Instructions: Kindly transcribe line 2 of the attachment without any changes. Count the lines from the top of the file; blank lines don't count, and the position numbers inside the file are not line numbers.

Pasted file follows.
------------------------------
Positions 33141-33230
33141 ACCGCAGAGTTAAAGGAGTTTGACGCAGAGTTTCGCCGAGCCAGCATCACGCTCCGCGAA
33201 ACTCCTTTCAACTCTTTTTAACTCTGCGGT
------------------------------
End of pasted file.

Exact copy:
33141 ACCGCAGAGTTAAAGGAGTTTGACGCAGAGTTTCGCCGAGCCAGCATCACGCTCCGCGAA